Fix High Sierra and iOS 11
Make the latest macOS work better for you
Whether you’ve yet to upgrade or have already done so, discover how to make High Sierra work better for you. Plus: a troubleshooting guide to iOS 11.
upgrading to the latest version of an operating system is more nuanced than needing to make a full backup beforehand. There may be incompatibilities between the system and your peripherals and apps to investigate, never mind lingering bugs in the system.
High Sierra didn’t get off to a good start, largely thanks to some high-profile security risks in its early incarnations, and some of us have encountered our share of niggles with iOS 11, too – though nothing as bad as macOS’ issues. Perhaps you’ve been unable to install the upgrades at all. Whether your problem is with installing an upgrade, using the system afterwards, or incompatibility with third-party add-ons, the following pages will help.
Before you upgrade
Before you begin to troubleshoot your existing High Sierra setup or install the system afresh, take time to spring clean your Mac. Get everything in order, then make a backup of your entire system using Time Machine or, better, a cloning app such as Carbon Copy Cloner ($39.99, bombich.com). As shown in last issue’s Protect Your Digital Life feature, this means you’ll have a complete backup you can revert to if need be. (After you’ve installed High Sierra, ironically, Time Machine will automatically save a Local Snapshot of your system before installing any macOS update.) Even if High Sierra installs smoothly, people have reported various problems occurring afterwards, so you’ll be glad to have a backup from which to restore such vital data. Verify your Mac can run High Sierra at bit.ly/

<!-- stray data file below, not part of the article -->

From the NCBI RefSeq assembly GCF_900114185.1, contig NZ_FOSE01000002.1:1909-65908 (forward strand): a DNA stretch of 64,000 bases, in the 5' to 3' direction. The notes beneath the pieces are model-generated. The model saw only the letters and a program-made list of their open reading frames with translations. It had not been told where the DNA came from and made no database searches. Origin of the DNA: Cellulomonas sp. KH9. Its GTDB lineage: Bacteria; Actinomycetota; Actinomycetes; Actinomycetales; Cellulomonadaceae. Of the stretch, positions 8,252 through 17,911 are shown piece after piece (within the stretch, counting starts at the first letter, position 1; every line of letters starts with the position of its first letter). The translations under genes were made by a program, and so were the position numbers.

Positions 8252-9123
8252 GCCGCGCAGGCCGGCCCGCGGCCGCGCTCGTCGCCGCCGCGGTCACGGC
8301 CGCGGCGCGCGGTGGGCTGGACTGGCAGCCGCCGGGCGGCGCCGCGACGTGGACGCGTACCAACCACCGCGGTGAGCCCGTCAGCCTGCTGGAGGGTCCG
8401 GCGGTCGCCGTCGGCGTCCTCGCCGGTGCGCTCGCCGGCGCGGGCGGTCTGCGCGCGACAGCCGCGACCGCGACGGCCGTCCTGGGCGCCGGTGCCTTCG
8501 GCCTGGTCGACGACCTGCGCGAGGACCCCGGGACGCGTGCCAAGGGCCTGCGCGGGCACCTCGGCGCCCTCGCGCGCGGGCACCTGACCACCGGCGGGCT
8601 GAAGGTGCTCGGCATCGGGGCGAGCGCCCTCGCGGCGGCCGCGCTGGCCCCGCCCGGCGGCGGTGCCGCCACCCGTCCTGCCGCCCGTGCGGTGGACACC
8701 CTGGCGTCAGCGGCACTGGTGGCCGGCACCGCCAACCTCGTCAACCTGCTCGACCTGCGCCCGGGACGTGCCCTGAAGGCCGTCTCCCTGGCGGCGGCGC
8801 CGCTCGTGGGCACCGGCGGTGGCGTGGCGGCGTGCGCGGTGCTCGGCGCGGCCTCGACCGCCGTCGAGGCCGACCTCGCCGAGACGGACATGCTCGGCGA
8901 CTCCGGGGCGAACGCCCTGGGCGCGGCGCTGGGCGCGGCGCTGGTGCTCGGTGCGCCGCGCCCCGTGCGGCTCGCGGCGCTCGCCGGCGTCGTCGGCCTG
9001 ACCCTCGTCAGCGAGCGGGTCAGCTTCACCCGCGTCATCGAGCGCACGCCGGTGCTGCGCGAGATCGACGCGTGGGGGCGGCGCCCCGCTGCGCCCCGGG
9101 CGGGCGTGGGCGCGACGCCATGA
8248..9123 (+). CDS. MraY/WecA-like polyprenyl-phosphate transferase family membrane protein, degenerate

abouthighsierra. Beyond the hardware needs, it must be running OS X 10.8 or newer. If it’s not, install El Capitan first ( bit.ly/getelcap), and then upgrade directly to High Sierra: in the Mac App Store, click the Updates tab and you should see High Sierra in the list. If it’s not there, look in the Featured tab, or use the Search field at the top right of the window to find it.
If you’re updating several Macs and don’t want to have to download the installer each time, it’s possible to create a bootable macOS installer on a USB flash drive or an external hard drive with at least 12GB of space. Any data already on this will be erased. You’ll need to use a Mac with High Sierra, Sierra 10.12.5, or El Capitan 10.11.6 or newer, with an internet connection to download the installer. Once downloaded, the installer will open automatically; press Cmd+Q to quit it, then locate the Installer in the Applications folder. If you’re comfortable using Terminal, follow the steps Apple gives at bit.ly/create-installer. Alternatively, try Install Disk Creator (free,
macdaddy.io); in it, select the target USB drive, then the macOS installer, and click Create Installer. Eject the drive when it’s ready. To use it, connect it to the Mac you want to upgrade, restart the Mac and hold Alt, choose the install disk as the one to start up from, and the installer will run.